Figure 13. Volume rendering of the electron velocity probability distribution $f_{e}(v_{x},v_{y},v_{z})$ at the position $x/d_{i}=10.32$ , $y/d_{i}=7.5$ , $z/d_{i}=5$ , obtained by averaging over particles contained within a box centred at that location and with side $0.5d_{i}$ .

5 Conclusions and future directions

The analysis of reconnection outflows in the present case of a weak guide field (1/10 of the main reconnecting field) show the development of an instability in the lower hybrid regime. In the present case, the instability has at least two components. The first, is due to the presence of density gradients formed in the pile-up region where the outflow meets the ambient plasma. The second is the pre-existing velocity shears due to the differential velocity between the Harris plasma and the ambient plasma (Lapenta, Brackbill & Daughton Reference Lapenta, Brackbill and Daughton2003; Karimabadi et al. Reference Karimabadi, Pritchett, Daughton and Krauss-Varban2003; Ricci et al. Reference Ricci, Brackbill, Daughton and Lapenta2004; Ricci, Lapenta & Brackbill Reference Ricci, Lapenta and Brackbill2004). The first instability leads to a Rayleigh–Taylor-type interchange instability in the lower hybrid range, while the latter leads to a kinking of the current layer.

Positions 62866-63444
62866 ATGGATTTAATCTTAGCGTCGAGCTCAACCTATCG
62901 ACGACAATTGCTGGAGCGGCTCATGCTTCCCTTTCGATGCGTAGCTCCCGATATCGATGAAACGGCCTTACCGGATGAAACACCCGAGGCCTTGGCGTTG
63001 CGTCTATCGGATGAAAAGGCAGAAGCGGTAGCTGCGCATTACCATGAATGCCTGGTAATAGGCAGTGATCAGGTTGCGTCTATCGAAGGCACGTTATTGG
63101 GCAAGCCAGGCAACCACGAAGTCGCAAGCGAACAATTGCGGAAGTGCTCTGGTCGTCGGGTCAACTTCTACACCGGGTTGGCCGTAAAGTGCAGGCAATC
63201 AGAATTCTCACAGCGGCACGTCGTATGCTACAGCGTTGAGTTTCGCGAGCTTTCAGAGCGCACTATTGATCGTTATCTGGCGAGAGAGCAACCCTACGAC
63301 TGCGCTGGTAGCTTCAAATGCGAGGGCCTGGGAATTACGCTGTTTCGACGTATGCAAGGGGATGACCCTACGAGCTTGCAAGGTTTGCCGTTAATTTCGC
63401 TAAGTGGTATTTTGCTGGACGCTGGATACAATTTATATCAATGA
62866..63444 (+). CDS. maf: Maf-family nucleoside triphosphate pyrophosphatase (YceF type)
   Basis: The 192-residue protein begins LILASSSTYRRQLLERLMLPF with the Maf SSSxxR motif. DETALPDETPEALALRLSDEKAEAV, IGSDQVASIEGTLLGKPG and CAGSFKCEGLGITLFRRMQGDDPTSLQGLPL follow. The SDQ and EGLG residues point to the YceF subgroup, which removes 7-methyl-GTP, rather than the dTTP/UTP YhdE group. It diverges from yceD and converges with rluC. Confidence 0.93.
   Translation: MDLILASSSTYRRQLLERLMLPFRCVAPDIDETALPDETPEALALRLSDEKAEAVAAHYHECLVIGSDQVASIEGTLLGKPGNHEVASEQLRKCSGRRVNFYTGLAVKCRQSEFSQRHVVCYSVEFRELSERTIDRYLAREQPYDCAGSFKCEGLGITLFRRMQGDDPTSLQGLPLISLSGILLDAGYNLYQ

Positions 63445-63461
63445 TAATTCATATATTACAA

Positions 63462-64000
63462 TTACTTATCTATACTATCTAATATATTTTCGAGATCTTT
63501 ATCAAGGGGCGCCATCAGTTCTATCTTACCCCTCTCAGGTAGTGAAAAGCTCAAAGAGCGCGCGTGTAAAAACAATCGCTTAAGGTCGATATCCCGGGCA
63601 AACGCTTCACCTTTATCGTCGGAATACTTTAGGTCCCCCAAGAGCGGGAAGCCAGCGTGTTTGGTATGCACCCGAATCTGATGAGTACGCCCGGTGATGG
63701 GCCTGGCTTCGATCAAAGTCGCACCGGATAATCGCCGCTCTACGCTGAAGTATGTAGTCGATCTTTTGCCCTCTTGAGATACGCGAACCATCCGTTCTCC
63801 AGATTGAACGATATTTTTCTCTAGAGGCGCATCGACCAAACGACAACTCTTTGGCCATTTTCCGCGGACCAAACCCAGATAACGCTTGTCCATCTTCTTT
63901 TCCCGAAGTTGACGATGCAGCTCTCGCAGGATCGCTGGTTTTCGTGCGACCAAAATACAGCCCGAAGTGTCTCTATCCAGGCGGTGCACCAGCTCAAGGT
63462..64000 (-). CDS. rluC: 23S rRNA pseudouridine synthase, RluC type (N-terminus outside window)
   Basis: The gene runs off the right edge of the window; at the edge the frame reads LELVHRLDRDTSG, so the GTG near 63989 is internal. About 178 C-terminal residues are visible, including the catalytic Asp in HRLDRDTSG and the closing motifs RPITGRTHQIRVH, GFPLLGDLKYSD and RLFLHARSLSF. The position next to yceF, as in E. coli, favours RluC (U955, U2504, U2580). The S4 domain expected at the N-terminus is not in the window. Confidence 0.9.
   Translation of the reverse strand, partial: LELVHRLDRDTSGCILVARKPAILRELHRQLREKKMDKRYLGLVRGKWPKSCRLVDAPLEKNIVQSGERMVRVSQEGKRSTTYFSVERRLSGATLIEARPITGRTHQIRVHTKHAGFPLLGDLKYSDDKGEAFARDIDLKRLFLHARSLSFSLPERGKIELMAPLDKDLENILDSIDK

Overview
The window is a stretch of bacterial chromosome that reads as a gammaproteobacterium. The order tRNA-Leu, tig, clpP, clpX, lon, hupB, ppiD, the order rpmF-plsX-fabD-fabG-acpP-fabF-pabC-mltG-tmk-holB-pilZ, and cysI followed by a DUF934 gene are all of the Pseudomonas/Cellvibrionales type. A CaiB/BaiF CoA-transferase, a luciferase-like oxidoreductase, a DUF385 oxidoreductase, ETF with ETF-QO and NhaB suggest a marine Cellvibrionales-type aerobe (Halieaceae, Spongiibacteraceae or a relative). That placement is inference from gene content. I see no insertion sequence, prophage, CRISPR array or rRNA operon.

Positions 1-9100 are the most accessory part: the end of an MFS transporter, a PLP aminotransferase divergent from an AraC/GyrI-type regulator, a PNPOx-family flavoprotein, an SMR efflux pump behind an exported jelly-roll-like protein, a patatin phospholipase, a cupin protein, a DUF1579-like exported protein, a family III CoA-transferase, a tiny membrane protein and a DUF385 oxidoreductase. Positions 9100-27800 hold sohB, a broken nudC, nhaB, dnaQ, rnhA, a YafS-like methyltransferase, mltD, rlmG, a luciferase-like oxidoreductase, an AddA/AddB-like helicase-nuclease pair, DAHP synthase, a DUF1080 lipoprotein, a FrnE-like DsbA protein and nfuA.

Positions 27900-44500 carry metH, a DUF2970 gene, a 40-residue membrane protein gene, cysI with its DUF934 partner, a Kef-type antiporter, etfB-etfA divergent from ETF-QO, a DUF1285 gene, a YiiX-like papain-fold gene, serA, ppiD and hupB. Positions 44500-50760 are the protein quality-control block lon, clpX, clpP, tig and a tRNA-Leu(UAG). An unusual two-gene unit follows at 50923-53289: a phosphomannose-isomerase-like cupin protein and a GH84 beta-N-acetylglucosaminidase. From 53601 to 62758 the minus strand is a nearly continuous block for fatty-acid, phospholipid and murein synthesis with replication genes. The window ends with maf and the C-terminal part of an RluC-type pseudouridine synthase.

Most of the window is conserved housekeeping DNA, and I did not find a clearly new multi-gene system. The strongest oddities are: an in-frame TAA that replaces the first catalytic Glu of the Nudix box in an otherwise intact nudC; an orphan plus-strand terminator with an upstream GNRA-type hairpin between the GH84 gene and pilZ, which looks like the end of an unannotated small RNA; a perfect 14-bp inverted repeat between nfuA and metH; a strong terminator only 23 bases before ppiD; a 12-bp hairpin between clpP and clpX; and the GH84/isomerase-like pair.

Both instabilities feed the onset of a turbulent cascade with the presence of coherent structures and intermittency. The outflows becomes host to secondary reconnection sites where the magnetic field topology becomes chaotic (Lapenta et al. Reference Lapenta, Markidis, Goldman and Newman2015).

We investigate here the effect of these processes on the energization of particles. The ions and the electrons are energized not only in the primary reconnection site but also, and in some cases predominantly, in the reconnection outflows. Particle energization can be linked to the electric fields operating on the particles. Electric fields do not heat particles in the statistical meaning of increasing their thermal spread, rather they coherently energize all particles, creating beams. Beams originating from different regions interact and interpenetrate creating distribution functions with multiple populations.

The end result is that the second-order moment of the distribution is increased but the process cannot be interpreted as heating proper but rather as the presence of very non-Maxwellian distributions with multiple beams.


The present work was supported by the Onderzoekfonds KU Leuven (Research Fund KU Leuven, GOA scheme and Space Weaves RUN project), by NASA’s grant NNX08AO84G and by the US Air Force EOARD Award no. FA9550-14-1-0375. This research used resources of the National Energy Research Scientific Computing Center, which is supported by the Office of Science of the US Department of Energy under Contract no. DE-AC02-05CH11231. Additional computing has been provided by NASA NAS and NCCS High Performance Computing, by the Flemish Supercomputing Center (VSC) and by PRACE Tier-0 allocations.